If you decide to use ``tar'' as your backup solution, you should probably take the time to get to know the various command-line options that are available; type “man tar” for a comprehensive list. You will also need to know how to access the appropriate backup media; although all devices are treated like files in the Unix world, if you are writing to a character device such as a tape, the name of the “file” is the device name itself (eg. ``/dev/nst0'' for a SCSI-based tape drive).

The following command will perform a backup of your entire Linux system onto the ``/archive/'' file system, with the exception of the ``/proc/'' pseudo-filesystem, any mounted file systems in ``/mnt/'', the ``/archive/'' file system (no sense backing up our backup sets!), as well as Squid's rather large cache files (which are, in my opinion, a waste of backup media and unnecessary to back up):

tar -zcvpf /archive/full-backup-`date '+%d-%B-%Y'`.tar.gz \
    --directory / --exclude=mnt --exclude=proc --exclude=var/spool/squid .

Don't be intimidated by the length of the command above! As we break it down into its components, you will see the beauty of this powerful utility.

The above command specifies the options ``z'' (compress; the backup data will be compressed with ``gzip''), ``c'' (create; an archive file is begin created), ``v'' (verbose; display a list of files as they get backed up), ``p'' (preserve permissions; file protection information will be “remembered” so they can be restored). The ``f'' (file) option states that the very next argument will be the name of the archive file (or device) being written. Notice how a filename which contains the current date is derived, simply by enclosing the ``date'' command between two back-quote characters. A common naming convention is to add a ``tar'' suffix for non-compressed archives, and a ``tar.gz'' suffix for compressed ones.

The ``--directory'' option tells tar to first switch to the following directory path (the ``/'' directory in this example) prior to starting the backup. The ``--exclude'' options tell tar not to bother backing up the specified directories or files. Finally, the ``.'' character tells tar that it should back up everything in the current directory.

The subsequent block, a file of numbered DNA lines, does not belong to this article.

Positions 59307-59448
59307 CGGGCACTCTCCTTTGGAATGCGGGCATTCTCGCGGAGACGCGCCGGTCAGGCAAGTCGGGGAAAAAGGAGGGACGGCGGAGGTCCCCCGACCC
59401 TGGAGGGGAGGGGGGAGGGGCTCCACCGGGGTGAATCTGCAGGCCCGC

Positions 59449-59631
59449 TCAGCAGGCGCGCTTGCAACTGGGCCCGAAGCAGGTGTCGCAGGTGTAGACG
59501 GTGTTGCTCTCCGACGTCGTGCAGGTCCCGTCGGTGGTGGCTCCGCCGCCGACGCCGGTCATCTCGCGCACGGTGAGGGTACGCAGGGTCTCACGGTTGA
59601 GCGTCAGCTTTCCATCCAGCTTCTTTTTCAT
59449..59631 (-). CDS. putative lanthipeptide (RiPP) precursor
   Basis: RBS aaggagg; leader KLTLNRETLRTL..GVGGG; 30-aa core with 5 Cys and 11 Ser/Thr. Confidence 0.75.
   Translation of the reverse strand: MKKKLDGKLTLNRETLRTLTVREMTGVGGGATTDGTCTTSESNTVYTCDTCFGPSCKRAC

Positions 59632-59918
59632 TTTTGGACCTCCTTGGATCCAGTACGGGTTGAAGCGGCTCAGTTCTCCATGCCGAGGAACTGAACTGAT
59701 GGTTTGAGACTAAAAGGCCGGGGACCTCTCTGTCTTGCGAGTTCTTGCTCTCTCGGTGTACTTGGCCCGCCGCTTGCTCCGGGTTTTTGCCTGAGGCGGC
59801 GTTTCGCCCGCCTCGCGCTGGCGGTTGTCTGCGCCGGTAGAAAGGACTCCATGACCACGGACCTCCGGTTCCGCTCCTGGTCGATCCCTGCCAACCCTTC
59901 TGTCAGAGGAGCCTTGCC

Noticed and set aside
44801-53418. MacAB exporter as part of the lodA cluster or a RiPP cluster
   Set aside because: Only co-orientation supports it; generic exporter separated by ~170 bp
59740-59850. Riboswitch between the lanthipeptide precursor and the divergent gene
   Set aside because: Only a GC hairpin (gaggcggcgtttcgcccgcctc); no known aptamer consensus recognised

Note: It is important to realize that the options to tar are cAsE-sEnSiTiVe! In addition, most of the options can be specified as either single mneumonic characters (eg. ``f''), or by their easier-to-memorize full option names (eg. ``file''). The mneumonic representations are identified by prefixing them with a ``-'' character, while the full names are prefixed with two such characters. Again, see the “man” pages for information on using tar.

Another example, this time writing only the specified file systems (as opposed to writing them all with exceptions as demonstrated in the example above) onto a SCSI tape drive follows:

tar -cvpf /dev/nst0 --label="Backup set created on `date '+%d-%B-%Y'`." \
    --directory / --exclude=var/spool/ etc home usr/local var/spool

In the above command, notice that the ``z'' (compress) option is not used. I strongly recommend against writing compressed data to tape, because if data on a portion of the tape becomes corrupted, you will lose your entire backup set! However, archive files stored without compression have a very high recoverability for non-affected files, even if portions of the tape archive are corrupted.

Because the tape drive is a character device, it is not possible to specify an actual file name. Therefore, the file name used as an argument to tar is simply the name of the device, ``/dev/nst0'', the first tape device on the SCSI bus.


Note: The ``/dev/nst0'' device does not rewind after the backup set is written; therefore it is possible to write multiple sets on one tape. (You may also refer to the device as ``/dev/st0'', in which case the tape is automatically rewound after the backup set is written.)

Since we aren't able to specify a filename for the backup set, the ``--label'' option can be used to write some information about the backup set into the archive file itself.

Finally, only the files contained in the ``/etc/'', ``/home/'', ``/usr/local'', and ``/var/spool/'' (with the exception of Squid's cache data files) are written to the tape.

When working with tapes, you can use the following commands to rewind, and then eject your tape:

mt -f /dev/nst0 rewind
mt -f /dev/nst0 offline